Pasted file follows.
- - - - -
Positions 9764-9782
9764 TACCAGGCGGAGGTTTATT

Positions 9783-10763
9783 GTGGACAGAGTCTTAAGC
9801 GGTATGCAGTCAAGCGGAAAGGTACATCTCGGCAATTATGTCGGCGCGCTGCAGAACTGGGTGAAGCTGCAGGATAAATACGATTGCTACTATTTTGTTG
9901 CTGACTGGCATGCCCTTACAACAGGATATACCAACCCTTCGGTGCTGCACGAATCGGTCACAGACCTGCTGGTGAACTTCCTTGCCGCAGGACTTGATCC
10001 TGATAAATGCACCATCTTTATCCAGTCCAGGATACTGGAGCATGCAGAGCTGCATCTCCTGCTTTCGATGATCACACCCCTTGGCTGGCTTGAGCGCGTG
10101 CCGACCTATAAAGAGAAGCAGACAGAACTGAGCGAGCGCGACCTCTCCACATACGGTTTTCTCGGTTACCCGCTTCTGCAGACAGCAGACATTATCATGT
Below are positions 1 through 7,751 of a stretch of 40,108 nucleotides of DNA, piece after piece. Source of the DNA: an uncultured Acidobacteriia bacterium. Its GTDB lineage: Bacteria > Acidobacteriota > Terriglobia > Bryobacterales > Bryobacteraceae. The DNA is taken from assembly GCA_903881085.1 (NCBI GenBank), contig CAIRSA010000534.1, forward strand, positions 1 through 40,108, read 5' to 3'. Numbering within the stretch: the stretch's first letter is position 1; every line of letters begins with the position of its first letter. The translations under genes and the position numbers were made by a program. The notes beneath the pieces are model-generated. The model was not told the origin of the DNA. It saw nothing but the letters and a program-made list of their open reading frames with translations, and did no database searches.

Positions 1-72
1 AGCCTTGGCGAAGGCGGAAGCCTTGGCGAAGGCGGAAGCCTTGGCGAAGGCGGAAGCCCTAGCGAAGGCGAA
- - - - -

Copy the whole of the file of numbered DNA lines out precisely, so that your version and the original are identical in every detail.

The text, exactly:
Positions 9764-9782
9764 TACCAGGCGGAGGTTTATT

Positions 9783-10763
9783 GTGGACAGAGTCTTAAGC
9801 GGTATGCAGTCAAGCGGAAAGGTACATCTCGGCAATTATGTCGGCGCGCTGCAGAACTGGGTGAAGCTGCAGGATAAATACGATTGCTACTATTTTGTTG
9901 CTGACTGGCATGCCCTTACAACAGGATATACCAACCCTTCGGTGCTGCACGAATCGGTCACAGACCTGCTGGTGAACTTCCTTGCCGCAGGACTTGATCC
10001 TGATAAATGCACCATCTTTATCCAGTCCAGGATACTGGAGCATGCAGAGCTGCATCTCCTGCTTTCGATGATCACACCCCTTGGCTGGCTTGAGCGCGTG
10101 CCGACCTATAAAGAGAAGCAGACAGAACTGAGCGAGCGCGACCTCTCCACATACGGTTTTCTCGGTTACCCGCTTCTGCAGACAGCAGACATTATCATGT
Below are positions 1 through 7,751 of a stretch of 40,108 nucleotides of DNA, piece after piece. Source of the DNA: an uncultured Acidobacteriia bacterium. Its GTDB lineage: Bacteria > Acidobacteriota > Terriglobia > Bryobacterales > Bryobacteraceae. The DNA is taken from assembly GCA_903881085.1 (NCBI GenBank), contig CAIRSA010000534.1, forward strand, positions 1 through 40,108, read 5' to 3'. Numbering within the stretch: the stretch's first letter is position 1; every line of letters begins with the position of its first letter. The translations under genes and the position numbers were made by a program. The notes beneath the pieces are model-generated. The model was not told the origin of the DNA. It saw nothing but the letters and a program-made list of their open reading frames with translations, and did no database searches.

Positions 1-72
1 AGCCTTGGCGAAGGCGGAAGCCTTGGCGAAGGCGGAAGCCTTGGCGAAGGCGGAAGCCCTAGCGAAGGCGAA